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Dr. Chao Li is an assistant professor in Electronic Engineering Technology at Florida A&M University. He teaches electronic and computer engineering technology courses. He obtained his B.S.E.E. degree from Xi’an Jiaotong University and M.S.E.E. degree from the University of Electronic Science and Technology of China. He received his Ph.D. in E.E. from Florida International University. He is an IEEE senior member and an ASEE member. His research interests include signal processing, biometrics, embedded microcontroller design, and application of new instructional technology in classroom instruction.

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Salman A. Siddiqui Florida A&M University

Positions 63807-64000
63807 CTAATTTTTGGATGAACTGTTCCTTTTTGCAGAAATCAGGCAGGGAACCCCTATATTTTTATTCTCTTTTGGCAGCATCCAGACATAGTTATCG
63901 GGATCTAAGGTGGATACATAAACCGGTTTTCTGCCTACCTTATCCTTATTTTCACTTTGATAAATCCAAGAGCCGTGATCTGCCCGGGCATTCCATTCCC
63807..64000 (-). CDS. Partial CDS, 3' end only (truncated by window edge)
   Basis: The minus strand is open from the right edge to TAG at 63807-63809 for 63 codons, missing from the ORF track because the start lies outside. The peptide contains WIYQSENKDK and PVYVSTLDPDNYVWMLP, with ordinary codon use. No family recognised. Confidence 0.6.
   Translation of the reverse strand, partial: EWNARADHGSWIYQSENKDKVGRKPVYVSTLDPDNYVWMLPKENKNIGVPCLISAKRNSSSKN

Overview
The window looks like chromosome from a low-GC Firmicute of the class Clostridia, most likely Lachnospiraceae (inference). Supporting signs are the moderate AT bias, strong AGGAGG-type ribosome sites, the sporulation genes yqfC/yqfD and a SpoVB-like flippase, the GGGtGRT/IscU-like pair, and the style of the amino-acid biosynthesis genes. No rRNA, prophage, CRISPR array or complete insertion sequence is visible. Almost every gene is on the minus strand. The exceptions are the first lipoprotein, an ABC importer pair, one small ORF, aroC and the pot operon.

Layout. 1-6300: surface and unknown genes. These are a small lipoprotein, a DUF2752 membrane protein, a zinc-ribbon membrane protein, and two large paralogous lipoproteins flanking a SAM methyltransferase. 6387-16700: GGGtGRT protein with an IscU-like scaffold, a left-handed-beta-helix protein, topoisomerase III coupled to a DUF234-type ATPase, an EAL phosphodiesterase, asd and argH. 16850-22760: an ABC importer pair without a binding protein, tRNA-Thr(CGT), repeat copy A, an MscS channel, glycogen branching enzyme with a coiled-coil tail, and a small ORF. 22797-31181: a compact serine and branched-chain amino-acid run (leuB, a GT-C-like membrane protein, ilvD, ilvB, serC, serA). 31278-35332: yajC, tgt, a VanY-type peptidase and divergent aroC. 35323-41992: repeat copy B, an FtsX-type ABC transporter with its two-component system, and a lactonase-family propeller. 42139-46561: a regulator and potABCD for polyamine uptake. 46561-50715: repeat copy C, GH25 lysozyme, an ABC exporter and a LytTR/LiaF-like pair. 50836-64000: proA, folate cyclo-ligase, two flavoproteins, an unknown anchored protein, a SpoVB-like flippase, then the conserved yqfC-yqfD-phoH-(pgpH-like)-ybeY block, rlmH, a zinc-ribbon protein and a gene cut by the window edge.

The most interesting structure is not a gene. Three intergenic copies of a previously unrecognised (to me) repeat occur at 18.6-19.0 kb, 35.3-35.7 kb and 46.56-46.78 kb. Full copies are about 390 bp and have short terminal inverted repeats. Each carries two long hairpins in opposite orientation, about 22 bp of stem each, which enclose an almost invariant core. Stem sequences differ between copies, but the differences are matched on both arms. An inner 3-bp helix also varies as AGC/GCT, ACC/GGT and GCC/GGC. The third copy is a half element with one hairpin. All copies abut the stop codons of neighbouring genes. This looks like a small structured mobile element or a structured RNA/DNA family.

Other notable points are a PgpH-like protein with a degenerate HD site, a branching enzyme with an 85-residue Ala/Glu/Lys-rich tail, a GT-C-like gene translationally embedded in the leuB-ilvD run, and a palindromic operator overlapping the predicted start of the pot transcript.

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Dr. Salman A. Siddiqui received his B.S., M.S. and Ph.D. degrees from Florida State University, Tallahassee, FL, from the FAMU-FSU College of Engineering in the field of Electrical Engineering in 2000, 2002, and 2012, respectively. The M.S. degree was in the field of communications while the Ph.D. degree was in the field of Robotics. He has a passion to teach and to make it interesting and simple for students to advance in the field of Electrical/Electronic Engineering and STEM in general. He has been teaching as an adjunct Professor at the FAMU Electronic Engineering Technology program since 2010.

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Abstract